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With Karyn Murphy at the helm, the Queensland team has dominated women's interstate fixtures since the inception of the Nellie Doherty Cup in 1998.
World Cup-winning Jillaroos captain Karyn Murphy has answered an SOS from Queensland Rugby League officials in an attempt to continue their interstate stranglehold when they face New South Wales at Leichhardt Oval on Saturday.

The clash for the Nellie Doherty Cup that has been in Queensland's possession since 1998 will be played at 4pm following the VB NSW Cup match between Wests Tigers and Canterbury Bankstown with the Jillaroos team for a sole end-of-season Test to be chosen from this game.

Murphy has indicated that she will not make herself available for selection for the Australian team that won the World Cup for the first time last year but is making one last appearance for Queensland in order to usher the next generation of girls into the team.

Queensland coach Broad Donald has named eight debutants in his squad of 18 and said with Nat Dwyer, Theresa Anderson, Jo Barrett and Tahnee Norris all unavailable, he pleaded with Murphy to guide the crop of youngsters one more time.

"We've lost some girls who have played for Australia in key positions, some of them for 10 years, and that left a massive hole in the Queensland side," Donald told

"There are lots of young up-and-coming girls but we have realised being in camp the past couple of days that they are really green and we needed some experience around to show these young girls that it's not easy to step up."

Although playing locally in Mackay where she now works as a police investigator, Murphy first had to be enticed back to play in the state championships and then couldn't say no to one last Queensland jersey.

"For the last few years I've always wondered when the right time is to finish up. I never wanted to be one of those ones that hang on too long but in saying that I didn't want to go too early and miss the game and have regrets," Murphy said.

"For me, winning the World Cup in England was as good a time as any to hang it up and playing for Queensland again was never a thought, even though I knew I'd miss it greatly.

"We did lose a lot of experience and when Brad asked I did um and ah for a little while but I don't know how much convincing it took; I never want to knock back a Queensland jersey.

"I weighed up the positives and negatives and the only negative really was that I had said no, that was enough, but I got over that mental battle and thought that if I could contribute to the team in some way then I'll be happy with that."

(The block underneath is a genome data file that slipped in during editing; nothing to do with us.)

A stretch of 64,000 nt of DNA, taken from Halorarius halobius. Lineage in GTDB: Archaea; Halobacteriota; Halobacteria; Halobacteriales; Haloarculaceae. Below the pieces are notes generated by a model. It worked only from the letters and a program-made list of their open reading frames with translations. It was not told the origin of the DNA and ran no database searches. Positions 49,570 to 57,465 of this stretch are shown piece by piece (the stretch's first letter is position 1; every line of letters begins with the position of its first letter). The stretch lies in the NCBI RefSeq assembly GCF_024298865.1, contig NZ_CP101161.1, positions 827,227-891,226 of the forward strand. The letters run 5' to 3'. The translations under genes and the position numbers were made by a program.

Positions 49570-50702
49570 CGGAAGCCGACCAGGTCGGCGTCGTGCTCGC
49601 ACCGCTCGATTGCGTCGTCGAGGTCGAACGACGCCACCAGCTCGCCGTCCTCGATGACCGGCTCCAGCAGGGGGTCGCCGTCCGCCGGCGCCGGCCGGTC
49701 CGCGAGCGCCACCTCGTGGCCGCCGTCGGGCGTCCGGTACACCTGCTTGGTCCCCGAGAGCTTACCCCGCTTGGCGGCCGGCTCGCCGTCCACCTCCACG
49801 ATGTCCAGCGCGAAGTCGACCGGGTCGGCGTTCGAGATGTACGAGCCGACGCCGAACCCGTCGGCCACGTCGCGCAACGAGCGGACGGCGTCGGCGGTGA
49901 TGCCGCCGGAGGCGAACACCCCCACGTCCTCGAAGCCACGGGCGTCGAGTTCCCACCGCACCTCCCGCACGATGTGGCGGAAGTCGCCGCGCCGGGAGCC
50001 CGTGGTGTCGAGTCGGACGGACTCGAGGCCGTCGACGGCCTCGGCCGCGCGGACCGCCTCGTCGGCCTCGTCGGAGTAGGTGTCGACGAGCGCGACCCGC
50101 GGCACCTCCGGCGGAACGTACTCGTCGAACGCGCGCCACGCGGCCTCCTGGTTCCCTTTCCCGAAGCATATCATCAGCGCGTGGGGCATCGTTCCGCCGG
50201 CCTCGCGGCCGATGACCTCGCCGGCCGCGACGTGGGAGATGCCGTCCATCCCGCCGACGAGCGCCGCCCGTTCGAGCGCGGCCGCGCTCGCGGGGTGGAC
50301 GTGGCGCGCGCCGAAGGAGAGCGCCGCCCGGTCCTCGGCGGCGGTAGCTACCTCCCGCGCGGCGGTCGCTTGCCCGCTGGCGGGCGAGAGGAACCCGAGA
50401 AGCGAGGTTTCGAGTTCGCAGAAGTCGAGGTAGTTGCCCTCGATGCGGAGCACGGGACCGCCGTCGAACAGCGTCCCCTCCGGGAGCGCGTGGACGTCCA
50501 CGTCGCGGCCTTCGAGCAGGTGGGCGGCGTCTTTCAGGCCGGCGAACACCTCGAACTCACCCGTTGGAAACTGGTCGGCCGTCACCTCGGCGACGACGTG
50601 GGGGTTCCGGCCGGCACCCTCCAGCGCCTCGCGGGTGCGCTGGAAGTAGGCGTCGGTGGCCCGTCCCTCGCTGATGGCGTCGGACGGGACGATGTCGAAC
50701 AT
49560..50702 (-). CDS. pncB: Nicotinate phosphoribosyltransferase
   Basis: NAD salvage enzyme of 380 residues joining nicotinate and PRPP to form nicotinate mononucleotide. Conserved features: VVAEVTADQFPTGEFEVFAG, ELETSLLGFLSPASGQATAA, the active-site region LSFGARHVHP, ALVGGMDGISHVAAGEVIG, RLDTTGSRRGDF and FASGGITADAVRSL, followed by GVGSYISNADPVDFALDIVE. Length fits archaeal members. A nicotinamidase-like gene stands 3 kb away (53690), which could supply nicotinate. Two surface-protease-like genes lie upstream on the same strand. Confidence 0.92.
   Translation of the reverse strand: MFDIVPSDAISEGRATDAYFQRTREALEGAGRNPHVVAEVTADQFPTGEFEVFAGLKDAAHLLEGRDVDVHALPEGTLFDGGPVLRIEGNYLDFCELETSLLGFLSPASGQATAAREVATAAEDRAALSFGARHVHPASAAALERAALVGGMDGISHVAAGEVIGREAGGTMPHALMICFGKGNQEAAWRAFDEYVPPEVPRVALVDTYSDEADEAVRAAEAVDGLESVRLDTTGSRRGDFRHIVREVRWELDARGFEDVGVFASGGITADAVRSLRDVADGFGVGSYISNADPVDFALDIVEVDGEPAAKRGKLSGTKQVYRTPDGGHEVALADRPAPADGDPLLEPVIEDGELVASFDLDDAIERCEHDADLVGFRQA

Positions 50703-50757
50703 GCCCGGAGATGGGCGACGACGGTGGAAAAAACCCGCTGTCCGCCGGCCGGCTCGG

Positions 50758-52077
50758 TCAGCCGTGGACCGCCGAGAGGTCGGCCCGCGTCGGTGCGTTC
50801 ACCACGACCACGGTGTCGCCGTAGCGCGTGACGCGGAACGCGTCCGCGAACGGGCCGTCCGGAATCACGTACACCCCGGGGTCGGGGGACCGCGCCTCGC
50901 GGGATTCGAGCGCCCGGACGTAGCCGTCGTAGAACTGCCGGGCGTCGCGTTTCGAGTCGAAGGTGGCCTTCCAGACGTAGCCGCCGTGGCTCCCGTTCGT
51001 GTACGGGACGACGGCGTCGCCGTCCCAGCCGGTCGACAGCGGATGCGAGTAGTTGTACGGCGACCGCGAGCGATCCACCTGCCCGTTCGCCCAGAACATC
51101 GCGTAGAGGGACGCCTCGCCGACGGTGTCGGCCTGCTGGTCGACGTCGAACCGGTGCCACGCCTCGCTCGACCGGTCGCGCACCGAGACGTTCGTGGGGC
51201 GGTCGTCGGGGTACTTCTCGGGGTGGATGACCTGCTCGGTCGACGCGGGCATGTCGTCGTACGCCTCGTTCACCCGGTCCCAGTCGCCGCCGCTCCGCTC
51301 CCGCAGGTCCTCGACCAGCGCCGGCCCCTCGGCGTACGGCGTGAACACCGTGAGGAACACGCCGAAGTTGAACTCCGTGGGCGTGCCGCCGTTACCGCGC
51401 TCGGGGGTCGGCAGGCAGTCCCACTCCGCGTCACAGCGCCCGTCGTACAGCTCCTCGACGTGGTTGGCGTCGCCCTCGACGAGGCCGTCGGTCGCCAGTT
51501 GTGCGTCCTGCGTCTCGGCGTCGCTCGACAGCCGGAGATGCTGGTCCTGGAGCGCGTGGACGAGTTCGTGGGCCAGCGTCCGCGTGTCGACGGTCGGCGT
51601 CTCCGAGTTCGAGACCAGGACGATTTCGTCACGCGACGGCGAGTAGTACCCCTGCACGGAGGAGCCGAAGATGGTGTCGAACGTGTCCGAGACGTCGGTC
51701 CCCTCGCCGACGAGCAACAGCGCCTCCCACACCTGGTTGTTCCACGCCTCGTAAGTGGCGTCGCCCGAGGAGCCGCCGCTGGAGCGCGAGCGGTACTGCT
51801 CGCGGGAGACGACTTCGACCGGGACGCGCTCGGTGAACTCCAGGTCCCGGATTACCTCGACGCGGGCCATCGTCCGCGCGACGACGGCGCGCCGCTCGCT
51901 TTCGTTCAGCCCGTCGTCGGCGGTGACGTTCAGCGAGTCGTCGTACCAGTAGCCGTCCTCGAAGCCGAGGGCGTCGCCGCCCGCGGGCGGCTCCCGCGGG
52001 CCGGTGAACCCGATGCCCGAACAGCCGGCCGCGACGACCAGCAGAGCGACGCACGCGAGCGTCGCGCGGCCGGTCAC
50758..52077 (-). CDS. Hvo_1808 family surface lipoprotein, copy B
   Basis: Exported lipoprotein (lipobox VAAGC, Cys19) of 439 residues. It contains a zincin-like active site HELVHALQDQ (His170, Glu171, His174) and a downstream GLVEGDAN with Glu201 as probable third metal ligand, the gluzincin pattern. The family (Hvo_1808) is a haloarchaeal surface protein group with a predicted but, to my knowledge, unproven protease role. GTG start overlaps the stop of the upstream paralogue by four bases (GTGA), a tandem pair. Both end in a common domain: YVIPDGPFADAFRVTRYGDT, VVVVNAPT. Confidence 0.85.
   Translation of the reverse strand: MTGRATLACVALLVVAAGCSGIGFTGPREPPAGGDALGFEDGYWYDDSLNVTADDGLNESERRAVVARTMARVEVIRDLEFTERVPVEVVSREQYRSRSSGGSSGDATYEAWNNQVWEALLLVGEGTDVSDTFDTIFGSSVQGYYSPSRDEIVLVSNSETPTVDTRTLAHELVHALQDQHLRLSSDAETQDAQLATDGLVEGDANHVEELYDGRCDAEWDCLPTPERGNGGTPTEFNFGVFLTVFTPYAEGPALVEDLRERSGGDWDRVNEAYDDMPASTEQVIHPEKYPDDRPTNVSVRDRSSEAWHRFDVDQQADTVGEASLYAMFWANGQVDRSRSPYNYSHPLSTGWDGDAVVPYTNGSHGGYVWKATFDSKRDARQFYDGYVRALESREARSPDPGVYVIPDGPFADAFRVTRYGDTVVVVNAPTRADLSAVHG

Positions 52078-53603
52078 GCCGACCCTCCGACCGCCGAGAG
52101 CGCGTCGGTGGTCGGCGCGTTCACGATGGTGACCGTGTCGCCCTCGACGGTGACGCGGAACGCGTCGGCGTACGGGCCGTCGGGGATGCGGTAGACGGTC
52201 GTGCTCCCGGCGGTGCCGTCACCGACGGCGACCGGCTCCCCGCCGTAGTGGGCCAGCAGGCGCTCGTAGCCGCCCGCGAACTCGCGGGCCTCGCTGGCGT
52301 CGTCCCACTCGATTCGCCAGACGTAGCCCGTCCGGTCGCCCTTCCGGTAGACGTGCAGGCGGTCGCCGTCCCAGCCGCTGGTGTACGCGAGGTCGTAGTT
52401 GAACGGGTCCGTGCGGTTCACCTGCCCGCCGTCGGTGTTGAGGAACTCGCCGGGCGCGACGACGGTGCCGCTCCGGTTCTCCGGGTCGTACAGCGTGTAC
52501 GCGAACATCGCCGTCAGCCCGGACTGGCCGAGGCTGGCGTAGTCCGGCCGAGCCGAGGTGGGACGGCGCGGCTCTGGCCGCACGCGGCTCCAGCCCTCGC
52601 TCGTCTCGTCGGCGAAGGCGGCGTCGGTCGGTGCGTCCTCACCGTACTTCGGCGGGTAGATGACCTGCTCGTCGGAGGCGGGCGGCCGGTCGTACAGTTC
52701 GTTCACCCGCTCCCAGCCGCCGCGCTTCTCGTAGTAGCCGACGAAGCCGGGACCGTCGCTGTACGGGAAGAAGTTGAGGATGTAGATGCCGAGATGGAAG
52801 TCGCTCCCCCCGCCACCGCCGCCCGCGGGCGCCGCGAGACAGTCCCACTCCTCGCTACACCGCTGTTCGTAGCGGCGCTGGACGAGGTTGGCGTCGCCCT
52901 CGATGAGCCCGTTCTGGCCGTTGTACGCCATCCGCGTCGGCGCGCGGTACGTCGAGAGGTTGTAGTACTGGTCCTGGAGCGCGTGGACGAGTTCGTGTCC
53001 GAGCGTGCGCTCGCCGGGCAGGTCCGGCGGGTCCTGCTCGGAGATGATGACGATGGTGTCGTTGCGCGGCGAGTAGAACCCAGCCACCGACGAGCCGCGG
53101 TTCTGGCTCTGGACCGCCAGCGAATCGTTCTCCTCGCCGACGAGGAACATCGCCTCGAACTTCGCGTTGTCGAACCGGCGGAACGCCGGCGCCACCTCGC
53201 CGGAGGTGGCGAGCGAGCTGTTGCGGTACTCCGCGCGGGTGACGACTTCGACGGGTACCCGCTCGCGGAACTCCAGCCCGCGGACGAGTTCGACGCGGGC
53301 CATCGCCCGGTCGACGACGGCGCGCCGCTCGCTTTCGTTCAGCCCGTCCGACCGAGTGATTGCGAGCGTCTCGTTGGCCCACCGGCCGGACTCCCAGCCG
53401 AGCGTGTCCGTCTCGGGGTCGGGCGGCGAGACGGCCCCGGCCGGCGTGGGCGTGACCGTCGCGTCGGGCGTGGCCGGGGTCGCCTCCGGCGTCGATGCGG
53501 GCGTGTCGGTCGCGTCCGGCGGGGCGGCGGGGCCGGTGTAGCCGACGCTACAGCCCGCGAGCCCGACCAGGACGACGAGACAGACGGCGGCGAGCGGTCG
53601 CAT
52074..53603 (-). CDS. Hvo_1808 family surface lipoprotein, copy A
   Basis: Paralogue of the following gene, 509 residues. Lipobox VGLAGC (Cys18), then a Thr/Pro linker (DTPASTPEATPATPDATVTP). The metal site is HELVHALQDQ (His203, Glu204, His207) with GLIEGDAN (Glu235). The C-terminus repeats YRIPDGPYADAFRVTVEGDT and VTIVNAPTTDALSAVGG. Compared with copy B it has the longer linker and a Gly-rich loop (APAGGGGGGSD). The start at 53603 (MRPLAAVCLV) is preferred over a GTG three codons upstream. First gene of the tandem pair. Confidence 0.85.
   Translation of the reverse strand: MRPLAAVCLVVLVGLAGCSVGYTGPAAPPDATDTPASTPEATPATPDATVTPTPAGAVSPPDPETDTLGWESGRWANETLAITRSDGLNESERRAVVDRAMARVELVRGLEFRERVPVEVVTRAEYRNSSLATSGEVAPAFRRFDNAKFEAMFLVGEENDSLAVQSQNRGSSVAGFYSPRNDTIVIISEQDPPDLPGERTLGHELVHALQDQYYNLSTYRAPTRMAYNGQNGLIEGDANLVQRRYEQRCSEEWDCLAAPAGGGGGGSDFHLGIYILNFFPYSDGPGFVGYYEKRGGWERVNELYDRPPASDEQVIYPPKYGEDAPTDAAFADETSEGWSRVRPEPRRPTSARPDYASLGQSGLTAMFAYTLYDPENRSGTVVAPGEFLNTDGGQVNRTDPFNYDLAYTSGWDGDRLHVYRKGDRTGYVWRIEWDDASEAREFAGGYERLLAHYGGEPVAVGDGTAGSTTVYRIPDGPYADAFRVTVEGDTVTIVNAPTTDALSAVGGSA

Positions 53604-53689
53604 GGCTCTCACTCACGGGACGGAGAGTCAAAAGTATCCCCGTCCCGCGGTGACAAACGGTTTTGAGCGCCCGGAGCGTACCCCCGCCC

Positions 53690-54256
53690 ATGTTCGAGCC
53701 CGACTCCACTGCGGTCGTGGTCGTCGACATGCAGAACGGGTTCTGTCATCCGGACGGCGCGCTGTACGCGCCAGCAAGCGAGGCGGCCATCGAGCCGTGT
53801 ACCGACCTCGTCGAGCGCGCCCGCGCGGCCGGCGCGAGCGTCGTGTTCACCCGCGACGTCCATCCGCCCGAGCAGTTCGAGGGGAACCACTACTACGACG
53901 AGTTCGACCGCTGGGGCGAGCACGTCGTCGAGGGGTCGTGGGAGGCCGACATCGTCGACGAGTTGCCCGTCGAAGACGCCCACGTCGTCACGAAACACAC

In almost an exact replica of the Emerging Origin camps that have been so successful for the Queensland State of Origin team over the past decade, for the first time this week 12 girls on the fringe of the Queensland squad were brought into camp to experience what it is like to play for their state.

The squad prepared for the clash with NSW at RACV Royal Pines Resort on the Gold Coast in a further indicator of the progress the women's game is making in Australia.

Last year's World Cup in England was the first time that the NRL had funded an overseas tour that enabled the Jillaroos to travel with the strongest squad possible, and defeat three-time champions New Zealand in the final.

It's a far cry from the days of a decade ago when in preparing for a Test match in Brisbane the Australian women's team was put up in dorm rooms at a south Brisbane backpackers and Murphy says the focus should now shift to greater media exposure.

In past years this fixture has either been played as a curtain-raiser to an Origin game or an NRL game and Murphy is convinced that if more people are exposed to the quality of the game, the barriers to future representatives will be significantly reduced.

"There a people who want to bag it or who are ignorant to the game but as soon as even your hard heads watch a game, they acknowledge that we can actually play," Murphy said.

"I said after the World Cup that if we could get one of these [interstate] games even just a couple of minutes on Fox Sports where they could play a few highlights because there are still so many people who don't know the product because there just isn't the exposure."

New South Wales: 1 Keezie Apps, 2 Charlette Butler, 3 Teina Clark, 4 Ruby Ewe, 5 Vanessa Folia, 6 Sam Hammond, 7 Jennifer Latu, 8 Chloe Leaupepe, 9 Sharon McGrady, 10 Denise McGrath, 11 Hanna Sio, 12 Ruan Sims, 13 Maddison Studdon. Interchange: 14 Alex Sulusi, 15 Dahlia Tahu, 16 Simaima Taufu-Kautai, 17 Elianna Walton, 18 Margaret Watson, 19 Farlane Wineerai, 20 Emma Young. Coach: Mat Head.

Queensland: 1 Latisha Gary, 2 Kellye Hodges, 3 Annette Brander, 4 Jenni-sue Hoepper, 5 Kady Tinker, 6 Ali Brigginshaw, 7 Karyn Murphy, 8 Steph Hancock, 9 Brittany Breayley, 10 Heather Ballinger, 11 Renae Kunst, 12 Deanna Turner, 13 Tarah Westera. Interchange: 14 Talia Poutini-Lawrence, 15 Nicole Richards, 16 Teri Nukunuku, 17 Jazmyn Taumafai, 18 Aleasha Brider. Coach: Brad Donald.
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